The rest of us just have to roll with it. This is not just a storage issue: raise your hands again if you use Netflix, but can’t access many of the shows you used to a year or so ago. The service regularly purges content, which is sensible. But it also means that such cloud platforms are caught in a reality of “right here, right now”. Instant gratification or bust. Longevity is for the analogue world. Some argue that this is typical of a new technology scene where things have yet to settle. Maybe that is true, but I don’t think so. Instead, cloud providers are writing a long list of what is not their problem. If that list could say “everything”, it would.

To cloud, everything is transient and nothing permanent. That sounds great, but it also means that cloud is a poor solution to the problem of data permanence. That means we don’t actually have any real solution to that problem — hard drives last less than a decade, so do most recording media.

Steven Wozniak said in 2012 that he worries about everything going to the cloud: “I think it’s going to be horrendous. I think there are going to be a lot of horrible problems in the next five years.”

I believe he was right. Now, if you’ll excuse me, I need to go download several dozen gigabytes worth of data within 30 days, before the cloud provider that so happily took my money pulls the plug because it screwed up its marketing.

Or maybe I should just leave it all to rot. The first hard drive crash stings the most. Maybe the first cloud crash does as well and after that you learn to just not care.

And people ask me why I still stockpile physical paperwork for my tax records…

  • James Francis is a freelance writer whose work has appeared in several local and international publications
  • Read previous columns by Francis

5 Comments

  1. Bles de Klerk on

    Cloud problem arrived on Saturday 11/07/2015. Arriving at the the office on Saturday morning (our busiest day of the week) I found no ADSL and no telephone service. Reported problem with TELKOM by email. They acknowledged receipt of my report a while later.Trying our backup (wifi from Vodacom) no connection. Phoning the cloud server, sorry sir we have had problems with wifi routers connecting since Friday. We are working on it. No advance warning that problems are experienced. Nothing!! Phone Vodacom. After initially having trouble explaining my problem with the contact centre, they moved into action. Received 4 calls from them keeping me updated. The last one Sunday at +-09.30. Thanks Vodacom. TELKOM stored comms at +-13.00. Thanks TELKOM.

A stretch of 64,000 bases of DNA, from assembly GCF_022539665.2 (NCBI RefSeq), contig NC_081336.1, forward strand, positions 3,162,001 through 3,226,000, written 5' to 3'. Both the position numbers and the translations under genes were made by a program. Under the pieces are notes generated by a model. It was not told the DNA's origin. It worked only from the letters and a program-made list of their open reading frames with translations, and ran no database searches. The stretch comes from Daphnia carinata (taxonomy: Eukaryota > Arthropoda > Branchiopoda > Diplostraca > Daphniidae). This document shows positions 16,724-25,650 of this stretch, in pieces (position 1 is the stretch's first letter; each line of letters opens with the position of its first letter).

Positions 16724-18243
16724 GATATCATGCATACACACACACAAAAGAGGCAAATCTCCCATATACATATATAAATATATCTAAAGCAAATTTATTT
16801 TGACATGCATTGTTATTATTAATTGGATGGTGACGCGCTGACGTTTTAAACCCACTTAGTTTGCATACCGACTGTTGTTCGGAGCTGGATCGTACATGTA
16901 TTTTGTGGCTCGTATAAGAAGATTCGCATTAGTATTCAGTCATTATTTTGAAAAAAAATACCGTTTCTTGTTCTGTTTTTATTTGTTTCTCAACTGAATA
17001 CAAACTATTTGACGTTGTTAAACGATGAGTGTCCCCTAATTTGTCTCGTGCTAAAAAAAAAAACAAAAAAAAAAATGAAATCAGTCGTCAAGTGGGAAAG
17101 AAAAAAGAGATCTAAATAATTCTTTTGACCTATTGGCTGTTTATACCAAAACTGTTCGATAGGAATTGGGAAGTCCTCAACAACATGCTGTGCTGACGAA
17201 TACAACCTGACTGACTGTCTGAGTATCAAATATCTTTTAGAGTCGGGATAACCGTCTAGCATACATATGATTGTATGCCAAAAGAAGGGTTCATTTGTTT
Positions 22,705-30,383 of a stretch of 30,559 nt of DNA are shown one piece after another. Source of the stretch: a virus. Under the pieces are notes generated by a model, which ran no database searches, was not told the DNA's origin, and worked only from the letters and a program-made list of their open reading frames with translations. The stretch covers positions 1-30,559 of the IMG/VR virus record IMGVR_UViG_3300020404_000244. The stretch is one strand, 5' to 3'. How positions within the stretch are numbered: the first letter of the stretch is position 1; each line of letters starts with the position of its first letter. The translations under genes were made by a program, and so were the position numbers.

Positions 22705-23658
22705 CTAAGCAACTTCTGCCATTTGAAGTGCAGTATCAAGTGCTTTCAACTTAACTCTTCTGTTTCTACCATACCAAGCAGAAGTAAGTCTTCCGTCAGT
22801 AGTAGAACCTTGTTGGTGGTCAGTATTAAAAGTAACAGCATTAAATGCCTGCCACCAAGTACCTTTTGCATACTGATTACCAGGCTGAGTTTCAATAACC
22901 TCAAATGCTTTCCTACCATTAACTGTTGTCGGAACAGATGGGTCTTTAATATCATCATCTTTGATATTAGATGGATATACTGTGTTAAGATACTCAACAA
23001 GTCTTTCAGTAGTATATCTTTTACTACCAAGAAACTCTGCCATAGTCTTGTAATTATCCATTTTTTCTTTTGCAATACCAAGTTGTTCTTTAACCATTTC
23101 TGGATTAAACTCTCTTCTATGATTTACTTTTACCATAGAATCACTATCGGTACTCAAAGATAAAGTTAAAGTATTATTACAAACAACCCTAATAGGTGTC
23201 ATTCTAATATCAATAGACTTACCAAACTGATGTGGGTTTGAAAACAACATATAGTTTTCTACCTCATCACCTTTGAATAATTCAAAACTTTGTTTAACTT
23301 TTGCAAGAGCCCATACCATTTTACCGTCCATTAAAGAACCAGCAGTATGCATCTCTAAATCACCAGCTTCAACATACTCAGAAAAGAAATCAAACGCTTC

2. William Stucke on

    Well, James, I feel your pain 😉 I have three comments:

    1 “The cloud” is simply another name for hosting at an offsite data centre. The only “new” thing compared to what happened last century is that you no longer know in WHICH data centre your data is stored. And that’s progress, right?

    2 You said it yourself. Drives fail. Motherboards fail. What on earth makes you think that your “cloud” service provider will restore your data in the event of a catastrophic hardware crash?

    3 Storing stuff offsite is simply _ONE_ of the redundant strategies that you should be using to make sure that your data is safe. One copy on your computer. Two copies on two different external drives. Yes, TWO, because they are horribly unreliable. Ever tried dropping one? And your fourth copy in the cloud. That way, you don’t need to worry about the 30 days.

    If you’re really paranoid, save a fifth copy with a completely different cloud provider.

    Finally, don’t rely on tape backups. These things, used to back up corporate servers, are really expensive to buy and even more expensive to operate. In the real world, they seldom work for restoring after a disaster. Check the stats. For that, have a live offsite DR installation.

  3. Greg Mahlknecht on

    This is the problem I feel cloud services have. Connectivity. The reasons in the article are really inconveniences – no more than your office server dying and having to reinstall would be. The sob story about having to download dozens of gigs? Just use an online service to pop it across to another cloud storage device in minutes. No less trouble that replacing some HDDs.

  4. Greg Mahlknecht on

    >What on earth makes you think that your “cloud” service provider will restore your data in the event of a catastrophic hardware crash

    Unlike a NAS at home (which seems to be the benchmark in this article), these guys are running multiple-redundant storage duplicated across geographic zones. They have automatically healing services and 24/7 dedicated support staff which take care of issues. By contrast, your NAS dropping a drive might go unnoticed for a long time.

    As an aside, it’s a pity the guy who lost his motherboard didn’t Google – it’s trivial restoring from custom RAID controllers, there’s tons of software that does it. I’ve had to do it more than once over the years,

  5. Green advocator on

    my biggest concern is security. I am one of those that like to keep things close to me. Sort of like “hiding cash in the mattress” just in case.